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“A Bit of the Upper West Side in the Valley”

  Roger Ferris + Partners's Screenland Lofts signal high-rise living over the hills of Los Angeles. For those who know Burbank, it's a city synonymous with film and television industries, namely NBC, Disney, Warner Brothers, and Nichelodeon. Well, movie studios and soon the country’s largest IKEA store. One thing Burbank is not known for, at least not yet, is high-density urban housing. That could change when Westport, Connecticut-based Roger Ferris + Partners’s proposed 14 story Screenland Lofts break ground later this year. Currently in the permitting stages of development, the 170 foot high articulated monolith will feature ground floor retail topped by a shared terrace, 40 new two-bedroom apartment units, with a rooftop pool at the highest level. These market rate units will vary between 1,262 and 1,430 square feet in size. The building’s articulated facades frame large loggias that connect to interior spaces (either the living room or bedrooms, depending on unit type) and frame views of the nearby Hollywood Hills and Verdugo Mountains. A thick, Schindlerian band of write stucco zig-zags across the North facades. Floor-to-ceiling efficiency glazing wraps around the East and West exposures. Located in the commercially-zoned Burbank Media District, Screenland Lofts is atypical of apartment projects going up in LA area: it's organized as a singular volume. “We wanted to relocate and redefine high-rise housing for L.A.,” firm founder Roger Ferris told AN recently over telephone. He cited the “urbanesque” nature of a tower design as one of the selling points of the scheme. Ferris remarked further that the development would be the only one of its kind an area defined mostly by mid-rise office towers. And indeed, with gentrification making its way from the northernmost reaches of Downtown LA across nearby Highland Park, Atwater Village, and Glendale, Burbank officials are smart to begin densifying their city’s housing stock now.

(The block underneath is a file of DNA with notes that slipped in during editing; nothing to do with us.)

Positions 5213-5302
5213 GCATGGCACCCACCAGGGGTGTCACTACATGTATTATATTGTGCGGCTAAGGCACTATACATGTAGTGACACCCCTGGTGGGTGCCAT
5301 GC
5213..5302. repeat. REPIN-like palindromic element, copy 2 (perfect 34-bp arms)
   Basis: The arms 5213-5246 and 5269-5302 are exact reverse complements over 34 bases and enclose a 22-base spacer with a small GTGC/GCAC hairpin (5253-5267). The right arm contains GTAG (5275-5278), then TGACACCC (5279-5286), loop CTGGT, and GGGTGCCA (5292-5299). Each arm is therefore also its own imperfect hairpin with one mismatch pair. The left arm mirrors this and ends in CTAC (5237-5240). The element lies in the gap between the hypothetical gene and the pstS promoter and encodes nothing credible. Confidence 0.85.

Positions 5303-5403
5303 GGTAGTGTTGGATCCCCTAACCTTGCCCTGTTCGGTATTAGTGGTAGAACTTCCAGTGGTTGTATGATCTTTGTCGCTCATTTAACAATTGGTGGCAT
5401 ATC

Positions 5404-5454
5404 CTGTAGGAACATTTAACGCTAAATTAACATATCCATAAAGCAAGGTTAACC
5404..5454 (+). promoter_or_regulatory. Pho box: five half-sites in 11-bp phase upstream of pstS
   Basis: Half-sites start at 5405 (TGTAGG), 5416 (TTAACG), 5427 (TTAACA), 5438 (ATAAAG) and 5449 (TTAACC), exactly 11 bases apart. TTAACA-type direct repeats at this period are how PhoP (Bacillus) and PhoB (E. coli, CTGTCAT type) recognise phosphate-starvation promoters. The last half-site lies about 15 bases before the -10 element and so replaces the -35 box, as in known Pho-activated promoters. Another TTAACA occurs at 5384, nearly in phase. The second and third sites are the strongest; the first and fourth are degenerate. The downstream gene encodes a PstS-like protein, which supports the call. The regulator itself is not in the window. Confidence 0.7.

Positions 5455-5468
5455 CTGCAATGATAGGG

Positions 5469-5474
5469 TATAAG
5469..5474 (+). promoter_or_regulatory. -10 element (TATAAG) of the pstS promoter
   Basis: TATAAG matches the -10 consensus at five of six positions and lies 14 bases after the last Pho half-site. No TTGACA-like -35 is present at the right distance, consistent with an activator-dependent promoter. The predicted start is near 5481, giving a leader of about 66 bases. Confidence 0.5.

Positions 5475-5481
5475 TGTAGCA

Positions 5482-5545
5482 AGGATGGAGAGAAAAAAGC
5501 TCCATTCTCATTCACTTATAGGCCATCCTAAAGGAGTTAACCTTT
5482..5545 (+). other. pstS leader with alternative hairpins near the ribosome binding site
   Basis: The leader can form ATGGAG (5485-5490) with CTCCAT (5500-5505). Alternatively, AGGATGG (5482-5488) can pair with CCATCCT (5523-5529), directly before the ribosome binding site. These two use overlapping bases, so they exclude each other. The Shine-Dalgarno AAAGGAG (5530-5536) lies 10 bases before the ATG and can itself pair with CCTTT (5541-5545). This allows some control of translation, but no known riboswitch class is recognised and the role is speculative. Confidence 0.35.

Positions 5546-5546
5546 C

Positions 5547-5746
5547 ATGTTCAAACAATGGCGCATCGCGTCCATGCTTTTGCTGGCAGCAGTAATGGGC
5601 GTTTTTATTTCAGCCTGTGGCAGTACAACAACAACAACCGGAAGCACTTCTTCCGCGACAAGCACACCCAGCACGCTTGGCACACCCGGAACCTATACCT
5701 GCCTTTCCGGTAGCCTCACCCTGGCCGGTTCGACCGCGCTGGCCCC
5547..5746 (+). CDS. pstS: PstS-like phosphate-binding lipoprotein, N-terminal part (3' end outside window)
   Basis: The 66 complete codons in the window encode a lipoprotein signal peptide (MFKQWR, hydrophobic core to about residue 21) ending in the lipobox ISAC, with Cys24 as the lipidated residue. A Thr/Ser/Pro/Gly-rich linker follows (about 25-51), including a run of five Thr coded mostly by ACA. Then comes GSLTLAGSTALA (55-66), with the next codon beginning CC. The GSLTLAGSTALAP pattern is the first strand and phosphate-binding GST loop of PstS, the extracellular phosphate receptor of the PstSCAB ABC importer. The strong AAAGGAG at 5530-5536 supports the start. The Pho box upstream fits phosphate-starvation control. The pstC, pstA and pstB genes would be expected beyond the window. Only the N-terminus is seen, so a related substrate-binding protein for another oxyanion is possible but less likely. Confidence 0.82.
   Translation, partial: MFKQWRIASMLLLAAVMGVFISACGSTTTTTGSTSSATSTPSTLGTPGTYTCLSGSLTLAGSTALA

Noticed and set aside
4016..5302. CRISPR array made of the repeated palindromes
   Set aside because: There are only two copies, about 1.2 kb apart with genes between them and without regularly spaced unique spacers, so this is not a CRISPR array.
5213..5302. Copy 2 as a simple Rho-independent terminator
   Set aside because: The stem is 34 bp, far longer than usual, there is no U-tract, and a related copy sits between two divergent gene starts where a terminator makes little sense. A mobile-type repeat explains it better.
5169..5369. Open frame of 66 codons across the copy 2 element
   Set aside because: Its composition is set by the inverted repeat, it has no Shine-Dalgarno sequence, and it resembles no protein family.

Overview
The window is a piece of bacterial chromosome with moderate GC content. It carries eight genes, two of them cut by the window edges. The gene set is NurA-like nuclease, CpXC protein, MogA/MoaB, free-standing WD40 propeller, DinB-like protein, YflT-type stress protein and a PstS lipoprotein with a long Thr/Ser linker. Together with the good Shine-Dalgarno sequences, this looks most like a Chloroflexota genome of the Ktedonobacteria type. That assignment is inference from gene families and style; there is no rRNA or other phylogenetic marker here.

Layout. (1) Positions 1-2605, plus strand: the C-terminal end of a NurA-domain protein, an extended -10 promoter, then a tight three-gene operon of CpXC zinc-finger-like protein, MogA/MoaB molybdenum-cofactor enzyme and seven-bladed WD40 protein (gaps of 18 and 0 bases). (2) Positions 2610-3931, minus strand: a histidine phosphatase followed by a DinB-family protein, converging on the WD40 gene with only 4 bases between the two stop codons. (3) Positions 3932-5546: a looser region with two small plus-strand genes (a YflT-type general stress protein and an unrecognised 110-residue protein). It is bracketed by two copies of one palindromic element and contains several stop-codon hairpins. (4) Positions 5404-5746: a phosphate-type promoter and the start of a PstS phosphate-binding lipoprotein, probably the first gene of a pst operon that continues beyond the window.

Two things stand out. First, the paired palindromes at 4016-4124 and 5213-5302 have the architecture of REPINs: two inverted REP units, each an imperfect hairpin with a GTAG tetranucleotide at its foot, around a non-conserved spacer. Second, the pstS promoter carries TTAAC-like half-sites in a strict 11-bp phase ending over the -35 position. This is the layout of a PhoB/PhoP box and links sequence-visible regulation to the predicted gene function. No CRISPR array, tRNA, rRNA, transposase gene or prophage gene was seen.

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Copper Mesh Facade signals renewal in historic town center

"The copper woven mesh opens like a curtain over the city. It unfolds like a filter in front of a fully glazed facade. It shows off the facility while protecting it."